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State board approves 114 new licenses for New York’s embattled cannabis industry

Mandatory Credit: Photo by Lev Radin/Pacific Press/Shutterstock (14369109j) Governor Kathy Hochul speaks during announcement at New York office to enforce closing cannabis illegal stores. Governor called on the state legislature to pass a law to enable local authorities to padlock illegal stores selling cannabis and called on tech giants like Google, Meta, Yelp to stop promoting illegal stores locations showing at one point Google maps on a cell phone with dozens of illegal stores in the Midtown neighborhood of Governor's office. Governor Hochul Makes a Cannabis Enforcement Announcement, New York, United States - 28 Feb 2024 Governor Hochul Makes a Cannabis Enforcement Announcement, New York, United States - 28 Feb 2024

The state Cannabis Control Board on Friday approved 114 new licenses — more than doubling the number of stores that will legally be able to peddle marijuana products statewide to 223.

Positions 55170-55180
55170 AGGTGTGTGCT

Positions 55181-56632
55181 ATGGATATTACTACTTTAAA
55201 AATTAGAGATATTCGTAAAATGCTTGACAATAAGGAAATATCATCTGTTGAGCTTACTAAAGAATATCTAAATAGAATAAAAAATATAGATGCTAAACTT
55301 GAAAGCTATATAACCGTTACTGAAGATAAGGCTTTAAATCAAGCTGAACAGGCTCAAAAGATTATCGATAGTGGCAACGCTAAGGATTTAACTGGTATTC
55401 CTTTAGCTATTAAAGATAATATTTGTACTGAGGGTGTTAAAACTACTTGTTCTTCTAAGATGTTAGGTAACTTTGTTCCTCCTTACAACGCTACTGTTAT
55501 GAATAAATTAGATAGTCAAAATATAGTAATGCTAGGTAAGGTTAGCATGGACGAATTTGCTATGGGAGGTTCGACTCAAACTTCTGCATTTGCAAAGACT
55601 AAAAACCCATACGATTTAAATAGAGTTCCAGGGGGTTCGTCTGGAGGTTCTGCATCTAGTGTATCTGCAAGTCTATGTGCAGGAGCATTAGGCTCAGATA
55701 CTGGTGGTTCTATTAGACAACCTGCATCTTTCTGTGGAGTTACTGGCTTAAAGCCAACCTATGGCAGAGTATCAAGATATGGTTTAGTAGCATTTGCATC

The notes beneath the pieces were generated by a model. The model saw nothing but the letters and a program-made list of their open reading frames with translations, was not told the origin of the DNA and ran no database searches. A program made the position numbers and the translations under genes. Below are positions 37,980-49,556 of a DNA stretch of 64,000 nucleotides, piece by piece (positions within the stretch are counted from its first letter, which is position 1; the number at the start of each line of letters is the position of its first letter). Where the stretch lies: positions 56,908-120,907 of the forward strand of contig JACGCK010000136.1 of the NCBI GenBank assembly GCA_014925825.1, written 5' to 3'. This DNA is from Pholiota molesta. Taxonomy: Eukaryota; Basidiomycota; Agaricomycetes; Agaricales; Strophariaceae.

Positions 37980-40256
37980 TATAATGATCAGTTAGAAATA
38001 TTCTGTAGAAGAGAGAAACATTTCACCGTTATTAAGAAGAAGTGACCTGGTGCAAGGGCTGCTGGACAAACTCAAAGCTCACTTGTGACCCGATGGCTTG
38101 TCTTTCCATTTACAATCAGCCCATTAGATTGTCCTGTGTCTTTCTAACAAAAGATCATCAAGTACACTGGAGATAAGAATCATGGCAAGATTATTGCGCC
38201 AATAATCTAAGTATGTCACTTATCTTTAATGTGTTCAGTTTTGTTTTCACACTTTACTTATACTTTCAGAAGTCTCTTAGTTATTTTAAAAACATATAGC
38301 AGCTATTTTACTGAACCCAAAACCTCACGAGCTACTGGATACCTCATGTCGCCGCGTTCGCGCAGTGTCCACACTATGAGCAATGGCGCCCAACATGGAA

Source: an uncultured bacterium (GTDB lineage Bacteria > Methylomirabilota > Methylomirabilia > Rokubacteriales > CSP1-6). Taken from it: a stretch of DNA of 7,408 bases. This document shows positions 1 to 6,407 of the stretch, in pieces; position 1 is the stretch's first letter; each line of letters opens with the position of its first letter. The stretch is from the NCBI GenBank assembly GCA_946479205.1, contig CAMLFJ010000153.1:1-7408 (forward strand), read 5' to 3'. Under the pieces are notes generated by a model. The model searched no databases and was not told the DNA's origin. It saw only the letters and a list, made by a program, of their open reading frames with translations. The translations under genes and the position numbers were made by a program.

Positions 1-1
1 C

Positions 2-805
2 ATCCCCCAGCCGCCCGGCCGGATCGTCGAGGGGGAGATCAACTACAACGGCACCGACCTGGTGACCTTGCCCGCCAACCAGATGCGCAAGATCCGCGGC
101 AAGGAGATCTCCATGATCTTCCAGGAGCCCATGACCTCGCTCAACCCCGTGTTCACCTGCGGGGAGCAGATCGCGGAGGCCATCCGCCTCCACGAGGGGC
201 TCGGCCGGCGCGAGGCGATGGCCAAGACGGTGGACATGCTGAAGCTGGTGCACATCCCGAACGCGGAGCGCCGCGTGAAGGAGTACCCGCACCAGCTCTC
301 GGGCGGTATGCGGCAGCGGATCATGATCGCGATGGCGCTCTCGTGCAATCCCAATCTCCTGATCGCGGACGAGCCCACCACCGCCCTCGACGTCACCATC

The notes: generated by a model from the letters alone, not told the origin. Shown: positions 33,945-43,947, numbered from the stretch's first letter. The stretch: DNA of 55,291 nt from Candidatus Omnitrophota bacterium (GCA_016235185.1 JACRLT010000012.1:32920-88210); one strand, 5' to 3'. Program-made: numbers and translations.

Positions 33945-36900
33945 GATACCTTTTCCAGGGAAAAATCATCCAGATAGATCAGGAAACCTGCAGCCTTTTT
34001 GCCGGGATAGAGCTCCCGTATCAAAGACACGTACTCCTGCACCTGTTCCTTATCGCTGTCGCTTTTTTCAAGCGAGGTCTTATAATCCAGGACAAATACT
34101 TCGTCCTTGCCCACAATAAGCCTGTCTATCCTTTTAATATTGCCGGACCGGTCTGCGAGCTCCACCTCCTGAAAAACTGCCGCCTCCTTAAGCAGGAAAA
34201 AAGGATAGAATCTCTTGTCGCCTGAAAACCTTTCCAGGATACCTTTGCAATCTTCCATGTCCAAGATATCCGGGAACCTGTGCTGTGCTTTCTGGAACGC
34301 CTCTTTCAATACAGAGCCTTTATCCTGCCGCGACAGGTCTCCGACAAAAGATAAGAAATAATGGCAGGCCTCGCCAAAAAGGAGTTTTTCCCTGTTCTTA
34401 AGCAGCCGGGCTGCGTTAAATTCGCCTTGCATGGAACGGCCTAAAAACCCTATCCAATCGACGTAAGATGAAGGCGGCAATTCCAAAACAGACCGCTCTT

State officials did not immediately provide locations of the new shops when asked Saturday.

The city estimates up to 2,000 stores are illegally selling cannabis in the Big Apple.

There are currently 87 licensed operators to sell cannabis in the state, 38 of which are in New York City.

Last week, Hochul finally called for an overhaul of the state Office of Cannabis Management, which runs New York’s cannabis industry, after admitting its roll-out was a “disaster.’’

The move came as a key New York weed regulator was placed on leave after being accused of retaliation by a pot supplier for her criticism of the program.

Hochul tapped her Office of General Services Commissioner Jeanette Moy to conduct the 30-day examination of the program to try to streamline its licensing operation and the opening of new pot stores — a directive seen in and outside the weed industry as a belated attempt to stem a full-blown crisis occurring on the governor’s watch.

Of the new licenses, 45 are for retail dispensary and another 31 are going to applicants seeking to operate a “microbusiness license” that allows a licensee to grow, process, distribute and sell all under one license.

The board also waived license fees for marijuana farmers, which range from $4,500 to $40,000.

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